Since Microsoft (MSFT) announced in February that it would drop Flash support in its Internet Explorer browser, the company has held its own.
True, relations with the "big dogs" of consumer tech have gotten worse, not better in the meantime. An Adobe employee working for Apache has ignored Microsoft's Do Not Track headers in the Apache server. The company is in a huge flame with Microsoft over the security of Windows 8, which could be vulnerable to an unpatched Flash flaw. (Microsoft hasn't updated its Flash support in Internet Explorer since July.)The Flash Player has been pulled from Google's (GOOG) online store.
What's going on is that Adobe has moved on while the industry hasn't. Adobe is now more about things like "TV Everywhere" and social-mobile advertising than it is about mere video or video editing support. Developers, meanwhile, continue to support Flash - Apple didn't kill it.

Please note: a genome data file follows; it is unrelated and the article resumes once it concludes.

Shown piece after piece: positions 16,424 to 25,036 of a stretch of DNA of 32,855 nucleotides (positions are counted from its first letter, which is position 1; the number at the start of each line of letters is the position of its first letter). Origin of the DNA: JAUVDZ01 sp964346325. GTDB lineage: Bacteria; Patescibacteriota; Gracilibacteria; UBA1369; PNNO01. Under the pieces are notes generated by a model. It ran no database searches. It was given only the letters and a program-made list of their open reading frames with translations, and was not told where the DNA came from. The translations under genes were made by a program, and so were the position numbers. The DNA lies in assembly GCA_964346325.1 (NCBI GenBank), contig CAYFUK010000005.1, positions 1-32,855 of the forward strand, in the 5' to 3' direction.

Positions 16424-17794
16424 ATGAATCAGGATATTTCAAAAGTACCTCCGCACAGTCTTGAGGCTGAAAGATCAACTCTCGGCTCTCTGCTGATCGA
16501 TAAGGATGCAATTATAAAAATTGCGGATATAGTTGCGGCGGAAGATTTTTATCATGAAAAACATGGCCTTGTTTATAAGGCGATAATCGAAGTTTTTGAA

Cris Frangold calls Adobe "a smart play on streaming video" and he's right. More vital than its support of video is its support of existing TV content and Pay TV business models.
There is more than one way to play the video game. You can play it either through technology, or through the business models of rights-holders. While much of the tech industry is at war with video gatekeepers, Adobe is supplying them, so if you believe in those gatekeepers, and their power, you have a powerful reason to support this stock.